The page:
TechnologyFDA criticizes Juul for telling students its e-cigs are ‘totally safe’
Trump wants to ban flavored e-cigarettes as concern grows about vaping
The FDA, CDC and FTC are taking action against e-cigs makers.
In a letter published today, the US Food and Drug Administration criticized Juul for telling students that its vaping products are "totally safe" and "99% safer than cigarettes.", Juul portrayed its products as "modified risk tobacco products." That is, Juul presented its vaping products as having "a lower risk of tobacco-related disease or are less harmful than one or more other commercially marketed tobacco products." Such claims can only be made with FDA approval, which Juul did not have.
In a letter to Juul CEO Kevin Burns, the FDA wrote:
"Referring to your ENDS [electronic nicotine delivery system] products as "99% safer" than cigarettes, "much safer" than cigarettes, "totally safe," and "a safer alternative than smoking cigarettes" is particularly concerning because these statements were made directly to children in school. Our concern is amplified by the epidemic rate of increase in youth use of ENDS products, including JUUL's products, and evidence that ENDS products contribute to youth use of, and addiction to, nicotine, to which youth are especially vulnerable."
The Trump administration plans to ban flavored e-cigs to curb teen vaping
The Trump administration announced today that it may ban the sale of most flavored e-cigarettes in an attempt to curb teen vaping, The New York Times reports. In a press release, the Department of Health and Human Services (HHS) shared that the FDA plans to finalize a policy to remove most non-tobacco-flavored e-cigs from the market. The FDA is expected to share specifics on the plan in the coming weeks. The decision comes amid outcry over the increase in teen vaping.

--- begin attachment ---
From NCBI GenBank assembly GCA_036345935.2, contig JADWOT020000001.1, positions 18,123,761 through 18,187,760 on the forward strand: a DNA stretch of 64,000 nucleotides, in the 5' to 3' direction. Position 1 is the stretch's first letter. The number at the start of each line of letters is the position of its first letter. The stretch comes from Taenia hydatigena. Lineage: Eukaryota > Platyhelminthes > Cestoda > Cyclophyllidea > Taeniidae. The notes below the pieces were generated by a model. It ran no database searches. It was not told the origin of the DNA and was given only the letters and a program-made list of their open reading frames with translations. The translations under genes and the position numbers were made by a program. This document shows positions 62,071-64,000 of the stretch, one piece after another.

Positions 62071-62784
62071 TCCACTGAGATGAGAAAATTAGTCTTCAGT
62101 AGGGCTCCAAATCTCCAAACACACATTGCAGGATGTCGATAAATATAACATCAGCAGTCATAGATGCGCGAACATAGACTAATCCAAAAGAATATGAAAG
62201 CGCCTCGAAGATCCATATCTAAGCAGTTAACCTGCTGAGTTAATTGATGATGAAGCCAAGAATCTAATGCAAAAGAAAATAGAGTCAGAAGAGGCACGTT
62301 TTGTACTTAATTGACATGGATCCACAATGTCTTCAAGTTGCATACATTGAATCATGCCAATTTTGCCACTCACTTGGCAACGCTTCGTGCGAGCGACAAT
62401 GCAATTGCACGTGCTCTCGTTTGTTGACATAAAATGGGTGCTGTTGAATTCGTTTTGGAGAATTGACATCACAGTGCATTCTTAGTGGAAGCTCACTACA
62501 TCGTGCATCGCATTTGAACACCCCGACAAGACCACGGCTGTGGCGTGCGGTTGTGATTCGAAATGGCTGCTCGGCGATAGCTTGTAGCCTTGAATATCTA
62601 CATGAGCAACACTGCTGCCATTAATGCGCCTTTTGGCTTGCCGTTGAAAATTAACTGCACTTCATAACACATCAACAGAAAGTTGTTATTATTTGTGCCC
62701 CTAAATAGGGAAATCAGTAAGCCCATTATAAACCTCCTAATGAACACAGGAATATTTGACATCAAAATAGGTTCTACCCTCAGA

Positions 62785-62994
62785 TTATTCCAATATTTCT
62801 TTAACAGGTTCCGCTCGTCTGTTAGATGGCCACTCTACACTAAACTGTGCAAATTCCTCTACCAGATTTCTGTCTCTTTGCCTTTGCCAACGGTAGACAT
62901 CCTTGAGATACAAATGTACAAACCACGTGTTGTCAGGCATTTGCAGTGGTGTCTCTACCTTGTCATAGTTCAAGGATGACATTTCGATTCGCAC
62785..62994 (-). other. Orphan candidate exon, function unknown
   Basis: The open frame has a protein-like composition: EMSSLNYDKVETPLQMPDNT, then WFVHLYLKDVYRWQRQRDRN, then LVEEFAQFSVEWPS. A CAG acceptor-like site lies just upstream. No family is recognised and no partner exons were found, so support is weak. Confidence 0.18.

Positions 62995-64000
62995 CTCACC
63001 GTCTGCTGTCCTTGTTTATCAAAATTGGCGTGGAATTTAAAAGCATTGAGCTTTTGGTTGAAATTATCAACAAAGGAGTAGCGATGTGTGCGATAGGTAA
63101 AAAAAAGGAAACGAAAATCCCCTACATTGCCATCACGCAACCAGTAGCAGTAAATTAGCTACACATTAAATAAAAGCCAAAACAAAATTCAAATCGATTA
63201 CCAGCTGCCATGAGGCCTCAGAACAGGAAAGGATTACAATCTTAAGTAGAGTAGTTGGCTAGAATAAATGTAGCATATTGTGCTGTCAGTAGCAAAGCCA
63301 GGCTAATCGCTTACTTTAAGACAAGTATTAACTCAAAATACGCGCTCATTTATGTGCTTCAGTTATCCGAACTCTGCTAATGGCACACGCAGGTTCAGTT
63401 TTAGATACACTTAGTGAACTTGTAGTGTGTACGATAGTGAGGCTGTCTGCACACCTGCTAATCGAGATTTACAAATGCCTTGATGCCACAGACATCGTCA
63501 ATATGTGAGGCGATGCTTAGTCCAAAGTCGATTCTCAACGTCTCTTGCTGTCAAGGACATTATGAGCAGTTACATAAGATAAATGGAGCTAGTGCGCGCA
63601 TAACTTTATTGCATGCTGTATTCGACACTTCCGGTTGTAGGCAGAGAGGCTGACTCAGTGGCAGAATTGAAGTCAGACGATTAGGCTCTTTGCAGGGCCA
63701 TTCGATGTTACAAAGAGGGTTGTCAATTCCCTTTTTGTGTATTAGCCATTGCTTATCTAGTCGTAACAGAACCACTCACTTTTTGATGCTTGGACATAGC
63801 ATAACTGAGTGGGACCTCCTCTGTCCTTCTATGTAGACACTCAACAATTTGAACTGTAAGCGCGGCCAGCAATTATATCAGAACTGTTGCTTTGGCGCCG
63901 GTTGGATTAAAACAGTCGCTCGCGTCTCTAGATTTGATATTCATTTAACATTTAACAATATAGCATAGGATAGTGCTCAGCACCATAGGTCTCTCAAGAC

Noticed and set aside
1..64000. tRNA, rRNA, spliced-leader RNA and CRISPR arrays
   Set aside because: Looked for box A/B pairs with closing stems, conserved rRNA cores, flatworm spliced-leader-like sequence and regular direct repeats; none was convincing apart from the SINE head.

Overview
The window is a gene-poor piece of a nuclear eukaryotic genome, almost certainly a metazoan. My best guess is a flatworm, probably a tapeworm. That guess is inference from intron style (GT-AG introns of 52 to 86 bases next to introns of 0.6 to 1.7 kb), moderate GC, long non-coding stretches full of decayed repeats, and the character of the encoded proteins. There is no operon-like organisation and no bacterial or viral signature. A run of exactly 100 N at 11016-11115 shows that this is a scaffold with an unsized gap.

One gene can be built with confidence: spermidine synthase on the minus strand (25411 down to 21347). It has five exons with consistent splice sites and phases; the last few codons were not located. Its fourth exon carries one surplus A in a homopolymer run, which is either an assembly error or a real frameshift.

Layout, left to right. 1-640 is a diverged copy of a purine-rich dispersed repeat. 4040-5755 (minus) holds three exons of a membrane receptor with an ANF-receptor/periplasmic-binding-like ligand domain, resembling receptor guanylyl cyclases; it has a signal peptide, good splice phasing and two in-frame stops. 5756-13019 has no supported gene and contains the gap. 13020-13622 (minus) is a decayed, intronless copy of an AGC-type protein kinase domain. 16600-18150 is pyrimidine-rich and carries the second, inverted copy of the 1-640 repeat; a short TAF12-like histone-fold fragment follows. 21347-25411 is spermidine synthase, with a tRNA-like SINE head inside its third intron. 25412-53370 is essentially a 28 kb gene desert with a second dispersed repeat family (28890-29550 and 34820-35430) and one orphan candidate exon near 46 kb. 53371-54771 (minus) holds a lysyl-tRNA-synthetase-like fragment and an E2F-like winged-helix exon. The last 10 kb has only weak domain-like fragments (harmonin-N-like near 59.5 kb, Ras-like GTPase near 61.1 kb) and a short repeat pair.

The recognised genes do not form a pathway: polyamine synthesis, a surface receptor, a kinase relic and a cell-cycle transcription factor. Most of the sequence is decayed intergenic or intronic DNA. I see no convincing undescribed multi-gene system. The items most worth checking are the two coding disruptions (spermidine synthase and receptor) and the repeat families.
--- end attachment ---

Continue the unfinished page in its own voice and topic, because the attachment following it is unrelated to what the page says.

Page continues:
The letter says Juul "should immediately correct the violations." The company now has 15 days to respond to the FDA and detail the steps it's taken to right its wrongs. If Juul's actions fail to appease the FDA, the company could face penalties and potentially have its products seized. In a statement provided to Engadget, a Juul spokesperson said, "We are reviewing the letters and will fully cooperate."
The FDA first accused Juul ofto curb teen vaping in February. The , have launched their own investigations, too. Juul has taken steps to limit teen vaping -- like launching a program and requiring all by 2021. But those efforts could be quickly undermined by telling students that its e-cigs are "totally safe."
Juul stops selling its fruit-flavored vape products .
Today, Juul announced that it's suspending the sale of its fruit-flavored vape products in the US. It will no longer sell its mango, creme, fruit and cucumber varieties. The decision comes as the Trump administration is preparing to ban flavored e-cigs in an attempt to curb teen vaping and as the CDC continues to search for the cause of a vaping-related lung illness. Juul stopped selling those flavors in retail stores last year. Since then, they've only been available online. The company will continue to sell its mint and menthol nicotine pods even though those could also be subject to the Trump administration ban.
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